4

I am curious if it is acceptable to produce an identical (or at least only slightly edited) account of a particular, known methodology in the supplementary information of two submitted journal articles, or if this would count as self-plagiarism?

1 Answer 1

6

Methods sections (supplementary or otherwise) are one of the few places where self-plagiarism may not apply. This is because the typical format for a methods section is not narrative (for which creativity is expected) but a highly compressed sort of recipe (e.g. "DHT5a cells in LB, grown in 96-well plates, 150 mL per well, at 37C for 18 hours while shaking at 300 rpm."). In this form, method sections are essentially a computer program to be executed by a human, and as such the question of self-plagiarism is irrelevant, just like it is if you attach a computer program to your supplementary information.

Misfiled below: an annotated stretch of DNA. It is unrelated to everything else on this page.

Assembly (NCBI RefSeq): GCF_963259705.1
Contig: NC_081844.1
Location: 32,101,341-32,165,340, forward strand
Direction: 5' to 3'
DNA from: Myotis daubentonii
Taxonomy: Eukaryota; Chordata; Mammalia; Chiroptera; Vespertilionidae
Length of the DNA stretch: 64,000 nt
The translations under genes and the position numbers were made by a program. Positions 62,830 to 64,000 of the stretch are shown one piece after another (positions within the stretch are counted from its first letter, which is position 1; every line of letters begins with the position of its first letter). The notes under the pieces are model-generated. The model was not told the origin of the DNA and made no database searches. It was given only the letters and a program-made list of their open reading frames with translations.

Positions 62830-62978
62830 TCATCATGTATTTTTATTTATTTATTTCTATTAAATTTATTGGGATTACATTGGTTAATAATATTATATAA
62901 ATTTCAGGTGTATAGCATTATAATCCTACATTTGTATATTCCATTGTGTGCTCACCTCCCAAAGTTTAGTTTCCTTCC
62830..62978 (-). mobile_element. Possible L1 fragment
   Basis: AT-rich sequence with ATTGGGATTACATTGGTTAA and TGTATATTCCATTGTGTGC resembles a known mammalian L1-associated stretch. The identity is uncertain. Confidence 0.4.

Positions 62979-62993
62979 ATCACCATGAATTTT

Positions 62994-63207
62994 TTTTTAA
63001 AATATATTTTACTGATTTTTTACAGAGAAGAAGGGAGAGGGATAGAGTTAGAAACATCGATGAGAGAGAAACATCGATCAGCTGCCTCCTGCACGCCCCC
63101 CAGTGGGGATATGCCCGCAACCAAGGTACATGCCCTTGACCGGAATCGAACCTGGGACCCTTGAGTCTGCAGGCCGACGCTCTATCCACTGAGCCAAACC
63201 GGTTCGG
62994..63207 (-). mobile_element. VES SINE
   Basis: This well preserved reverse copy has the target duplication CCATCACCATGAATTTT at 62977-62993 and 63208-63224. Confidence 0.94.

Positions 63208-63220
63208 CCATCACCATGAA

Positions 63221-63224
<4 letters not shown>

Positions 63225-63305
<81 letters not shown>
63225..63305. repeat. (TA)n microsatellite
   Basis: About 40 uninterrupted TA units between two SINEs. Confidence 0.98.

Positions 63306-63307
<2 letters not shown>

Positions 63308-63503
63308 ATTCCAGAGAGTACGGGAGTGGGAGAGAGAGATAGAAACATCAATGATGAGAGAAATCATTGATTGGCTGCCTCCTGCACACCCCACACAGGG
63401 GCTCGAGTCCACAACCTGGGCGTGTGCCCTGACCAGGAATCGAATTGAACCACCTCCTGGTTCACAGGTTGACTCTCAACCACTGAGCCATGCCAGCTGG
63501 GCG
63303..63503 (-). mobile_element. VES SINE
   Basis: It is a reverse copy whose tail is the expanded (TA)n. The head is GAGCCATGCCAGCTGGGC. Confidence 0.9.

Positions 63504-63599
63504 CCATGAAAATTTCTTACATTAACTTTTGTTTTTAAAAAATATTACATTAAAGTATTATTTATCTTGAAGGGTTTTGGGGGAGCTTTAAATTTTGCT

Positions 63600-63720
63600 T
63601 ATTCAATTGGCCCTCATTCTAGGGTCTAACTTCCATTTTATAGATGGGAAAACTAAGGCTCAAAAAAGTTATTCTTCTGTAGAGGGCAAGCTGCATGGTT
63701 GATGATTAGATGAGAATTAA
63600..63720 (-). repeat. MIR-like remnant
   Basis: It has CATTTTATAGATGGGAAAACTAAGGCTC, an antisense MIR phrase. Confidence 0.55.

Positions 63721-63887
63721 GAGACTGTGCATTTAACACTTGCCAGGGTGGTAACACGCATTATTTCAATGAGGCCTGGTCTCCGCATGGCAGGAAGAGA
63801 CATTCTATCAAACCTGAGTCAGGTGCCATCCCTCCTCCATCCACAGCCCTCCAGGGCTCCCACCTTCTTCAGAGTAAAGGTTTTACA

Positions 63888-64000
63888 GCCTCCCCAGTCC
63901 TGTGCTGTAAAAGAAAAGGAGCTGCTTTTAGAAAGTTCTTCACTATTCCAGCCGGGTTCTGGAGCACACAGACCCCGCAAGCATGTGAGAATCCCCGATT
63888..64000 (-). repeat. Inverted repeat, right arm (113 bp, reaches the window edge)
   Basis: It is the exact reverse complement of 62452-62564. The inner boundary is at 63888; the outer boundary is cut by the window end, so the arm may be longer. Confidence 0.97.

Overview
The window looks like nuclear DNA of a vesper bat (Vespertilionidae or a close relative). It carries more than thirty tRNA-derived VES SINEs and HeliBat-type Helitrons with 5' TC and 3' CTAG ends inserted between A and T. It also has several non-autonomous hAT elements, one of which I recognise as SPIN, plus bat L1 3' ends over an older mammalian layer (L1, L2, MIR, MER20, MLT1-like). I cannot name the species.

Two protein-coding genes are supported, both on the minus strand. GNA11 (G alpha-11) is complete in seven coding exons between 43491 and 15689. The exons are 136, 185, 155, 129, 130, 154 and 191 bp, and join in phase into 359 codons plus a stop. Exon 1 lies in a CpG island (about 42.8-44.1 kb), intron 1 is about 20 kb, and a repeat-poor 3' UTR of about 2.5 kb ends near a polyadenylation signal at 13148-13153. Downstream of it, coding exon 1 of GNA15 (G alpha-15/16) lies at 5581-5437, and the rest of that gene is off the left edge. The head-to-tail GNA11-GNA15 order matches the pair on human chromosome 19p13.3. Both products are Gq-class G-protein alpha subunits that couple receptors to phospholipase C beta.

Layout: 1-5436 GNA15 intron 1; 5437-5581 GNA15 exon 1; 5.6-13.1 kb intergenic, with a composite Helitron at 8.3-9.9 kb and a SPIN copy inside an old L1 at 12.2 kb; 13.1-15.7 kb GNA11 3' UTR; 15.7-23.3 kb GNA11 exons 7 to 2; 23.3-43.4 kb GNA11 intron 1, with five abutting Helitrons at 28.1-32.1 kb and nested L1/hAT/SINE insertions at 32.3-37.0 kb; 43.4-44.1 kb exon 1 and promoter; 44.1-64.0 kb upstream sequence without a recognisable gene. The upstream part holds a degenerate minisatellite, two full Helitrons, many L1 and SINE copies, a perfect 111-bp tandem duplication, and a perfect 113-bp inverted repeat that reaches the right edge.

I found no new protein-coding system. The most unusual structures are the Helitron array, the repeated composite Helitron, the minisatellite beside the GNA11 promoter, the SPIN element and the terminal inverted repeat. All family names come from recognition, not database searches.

If you have a "long-form" method section, however, where you give a narrative explanation of an approach, its reasoning and justification, how it relates to the experiments, etc., then the narrative aspects are expected to show originality and self-plagiarism does apply. This is because you have explanatory text that should be contextually adapted to the rest of the paper, an using it in a new paper changes the context and should thus change the text.

For an example illustrating this distinction, here is the supplementary section from on of my own recent papers. Section 9, "Additional Methods" is a "recipe section" for which I would not be concerned with the question of self-plagiarism. All of the other sections are "narrative sections" where one does need to be concerned about self-plagiarism.

You must log in to answer this question.

Not the answer you're looking for? Browse other questions tagged .